Kermit Lynch is a California wine merchant and importer, wine writer and owner of a French vineyard. But most important- to me, at least- he has a palate that eschews manipulated wines.

Last week, I purchased a bottle of 2011 Domaine Michel Chignard Les Moriers Fleurie. It is imported by Lynch and was as true to Fleurie as darkness is to night.

Fleurie is a Cru Beaujolais, meaning it is one of 10 villages in the Beaujolais region permitted to print the name of the village on the label because of the unique character of its wines.

In the case of Fleurie, the wine should have a floral and red berry scent. It should be light on your palate, the way a croissant is. The pleasing red fruit flavors should be delicate but not shy, and with an aftertaste that reminds you of the day you ate a bowl of perfectly ripe raspberries and strawberries. At its best, Fleurie is a tantalizingly aromatic and freshly picked red fruit-flavored wine. Delightful is an appropriate descriptor.

So when I poured the 2011 Domaine Michel Chignard Les Moriers Fleurie and saw the bright, translucent raspberry color, I was visually pleased. Yes, this is Fleurie’s color. And as I inhaled the floral and cherry aromas, I paused to allow its saturation. Yes, this is Fleurie’s scent. And when the cranberry and black cherry flavors crossed my palate on refined tannins and weaved acidity, I refrained from drinking the rest of the glass. I put the it down, reached into the cabinet and took out my decanter. Fifteen minutes later, the aromas and flavors were delightful. And I refilled my glass.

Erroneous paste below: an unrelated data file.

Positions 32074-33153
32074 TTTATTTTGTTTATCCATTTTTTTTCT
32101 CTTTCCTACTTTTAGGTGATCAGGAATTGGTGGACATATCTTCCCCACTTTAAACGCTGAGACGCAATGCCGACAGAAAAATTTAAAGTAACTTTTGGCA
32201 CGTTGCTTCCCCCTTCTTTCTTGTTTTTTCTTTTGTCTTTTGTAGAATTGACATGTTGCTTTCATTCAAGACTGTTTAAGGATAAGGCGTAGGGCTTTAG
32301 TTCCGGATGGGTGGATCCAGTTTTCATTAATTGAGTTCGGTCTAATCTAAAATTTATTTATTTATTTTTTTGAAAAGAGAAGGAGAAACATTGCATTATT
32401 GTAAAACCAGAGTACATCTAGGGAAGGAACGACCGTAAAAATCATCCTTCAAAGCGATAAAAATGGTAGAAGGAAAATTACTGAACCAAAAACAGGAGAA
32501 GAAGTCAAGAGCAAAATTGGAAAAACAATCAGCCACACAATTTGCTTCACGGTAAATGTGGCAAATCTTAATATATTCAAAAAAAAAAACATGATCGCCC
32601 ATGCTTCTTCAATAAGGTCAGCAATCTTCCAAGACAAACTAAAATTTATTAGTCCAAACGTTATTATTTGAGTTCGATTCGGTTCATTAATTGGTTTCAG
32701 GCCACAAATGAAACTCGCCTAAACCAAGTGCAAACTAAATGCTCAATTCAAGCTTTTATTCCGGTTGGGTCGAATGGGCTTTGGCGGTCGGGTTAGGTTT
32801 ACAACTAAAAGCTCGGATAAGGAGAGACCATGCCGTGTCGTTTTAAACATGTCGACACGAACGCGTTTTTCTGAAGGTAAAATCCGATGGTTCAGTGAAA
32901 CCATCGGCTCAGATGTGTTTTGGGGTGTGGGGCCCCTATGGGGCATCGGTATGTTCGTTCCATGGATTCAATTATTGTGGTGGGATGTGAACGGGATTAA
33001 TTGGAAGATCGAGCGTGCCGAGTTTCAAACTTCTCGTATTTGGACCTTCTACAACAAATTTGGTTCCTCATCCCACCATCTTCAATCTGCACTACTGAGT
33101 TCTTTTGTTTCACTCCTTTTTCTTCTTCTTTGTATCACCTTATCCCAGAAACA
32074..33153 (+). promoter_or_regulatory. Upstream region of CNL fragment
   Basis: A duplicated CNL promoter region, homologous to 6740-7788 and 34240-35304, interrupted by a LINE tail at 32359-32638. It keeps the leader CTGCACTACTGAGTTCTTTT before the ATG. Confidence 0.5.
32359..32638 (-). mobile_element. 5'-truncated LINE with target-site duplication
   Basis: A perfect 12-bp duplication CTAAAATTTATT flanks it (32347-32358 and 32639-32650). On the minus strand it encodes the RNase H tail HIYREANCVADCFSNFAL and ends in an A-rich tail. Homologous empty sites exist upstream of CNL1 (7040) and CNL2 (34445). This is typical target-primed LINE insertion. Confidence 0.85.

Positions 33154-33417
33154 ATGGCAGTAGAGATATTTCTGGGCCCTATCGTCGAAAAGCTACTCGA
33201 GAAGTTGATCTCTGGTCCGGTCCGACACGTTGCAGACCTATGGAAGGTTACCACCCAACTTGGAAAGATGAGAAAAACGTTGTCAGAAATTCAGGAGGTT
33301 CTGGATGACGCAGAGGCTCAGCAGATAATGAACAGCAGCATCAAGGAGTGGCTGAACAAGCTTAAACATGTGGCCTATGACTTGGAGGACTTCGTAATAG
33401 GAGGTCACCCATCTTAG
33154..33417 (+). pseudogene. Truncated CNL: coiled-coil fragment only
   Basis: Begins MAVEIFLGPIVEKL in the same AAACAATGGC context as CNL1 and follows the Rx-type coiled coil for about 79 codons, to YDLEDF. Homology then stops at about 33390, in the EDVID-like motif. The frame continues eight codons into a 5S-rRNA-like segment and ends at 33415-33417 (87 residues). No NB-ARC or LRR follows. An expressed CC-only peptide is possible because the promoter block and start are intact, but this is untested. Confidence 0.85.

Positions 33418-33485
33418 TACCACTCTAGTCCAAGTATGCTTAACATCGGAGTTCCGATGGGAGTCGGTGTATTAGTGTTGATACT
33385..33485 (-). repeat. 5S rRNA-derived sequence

Domaine Chignard is owned by Michel Chignard; five years ago, he gave the reins to his son Cedric, the fifth generation winemaker of this family-owned estate. Les Moriers is a 20-acre vineyard with 60-year old vines. Chignard ages the wine in large old casks for 13 months and bottles it without any filtration or added sulfites. It is traditional Fleurie.

We live in an age of wine conglomerates who make copycat wines; importers and distributors who tell winemakers to doctor the wine for a supposed “American taste”; and wealthy individuals opening wineries with winemaking consultants that produce formula-styled wines. It’s all done to get a 90-plus point score from wine publications, as that is the trip wire that triggers an explosion of orders from retailers.

The 2011 Domaine Michel Chignard Les Moriers Fleurie is imported by Kermit Lynch and is as true to Fleurie as darkness is to night.

 Fortunately, we still have wine families such as Chignard, and wine merchants like Kermit Lynch who finds the Chignards for us.

Get a bottle of the 2011 Domaine Michel Chignard Les Moriers Fleurie and drink it over the course of an hour or two. You’ll taste an authentic Fleurie.

And you’ll have a real Beaujolais dinner if you serve it with country pate and crusty bread, followed by a roasted chicken with roasted garlic-scented potatoes and sautéed wild mushrooms.

The 2011 Domaine Michel Chignard Les Moriers Fleurie retails for about $24.